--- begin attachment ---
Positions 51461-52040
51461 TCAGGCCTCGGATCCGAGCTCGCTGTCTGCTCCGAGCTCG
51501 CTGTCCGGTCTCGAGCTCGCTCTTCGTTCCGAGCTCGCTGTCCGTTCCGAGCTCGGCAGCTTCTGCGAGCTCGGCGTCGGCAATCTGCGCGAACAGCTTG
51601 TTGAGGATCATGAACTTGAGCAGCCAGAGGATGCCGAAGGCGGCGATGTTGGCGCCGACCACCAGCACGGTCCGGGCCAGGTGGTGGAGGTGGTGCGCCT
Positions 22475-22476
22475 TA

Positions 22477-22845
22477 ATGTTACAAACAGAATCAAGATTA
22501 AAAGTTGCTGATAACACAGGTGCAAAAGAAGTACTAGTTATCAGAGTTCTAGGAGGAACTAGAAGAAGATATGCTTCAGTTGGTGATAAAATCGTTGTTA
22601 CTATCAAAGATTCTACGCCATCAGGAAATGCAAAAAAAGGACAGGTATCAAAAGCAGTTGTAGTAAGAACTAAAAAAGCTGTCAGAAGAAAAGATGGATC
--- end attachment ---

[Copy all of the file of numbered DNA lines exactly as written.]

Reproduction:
Positions 51461-52040
51461 TCAGGCCTCGGATCCGAGCTCGCTGTCTGCTCCGAGCTCG
51501 CTGTCCGGTCTCGAGCTCGCTCTTCGTTCCGAGCTCGCTGTCCGTTCCGAGCTCGGCAGCTTCTGCGAGCTCGGCGTCGGCAATCTGCGCGAACAGCTTG
51601 TTGAGGATCATGAACTTGAGCAGCCAGAGGATGCCGAAGGCGGCGATGTTGGCGCCGACCACCAGCACGGTCCGGGCCAGGTGGTGGAGGTGGTGCGCCT
Positions 22475-22476
22475 TA

Positions 22477-22845
22477 ATGTTACAAACAGAATCAAGATTA
22501 AAAGTTGCTGATAACACAGGTGCAAAAGAAGTACTAGTTATCAGAGTTCTAGGAGGAACTAGAAGAAGATATGCTTCAGTTGGTGATAAAATCGTTGTTA
22601 CTATCAAAGATTCTACGCCATCAGGAAATGCAAAAAAAGGACAGGTATCAAAAGCAGTTGTAGTAAGAACTAAAAAAGCTGTCAGAAGAAAAGATGGATC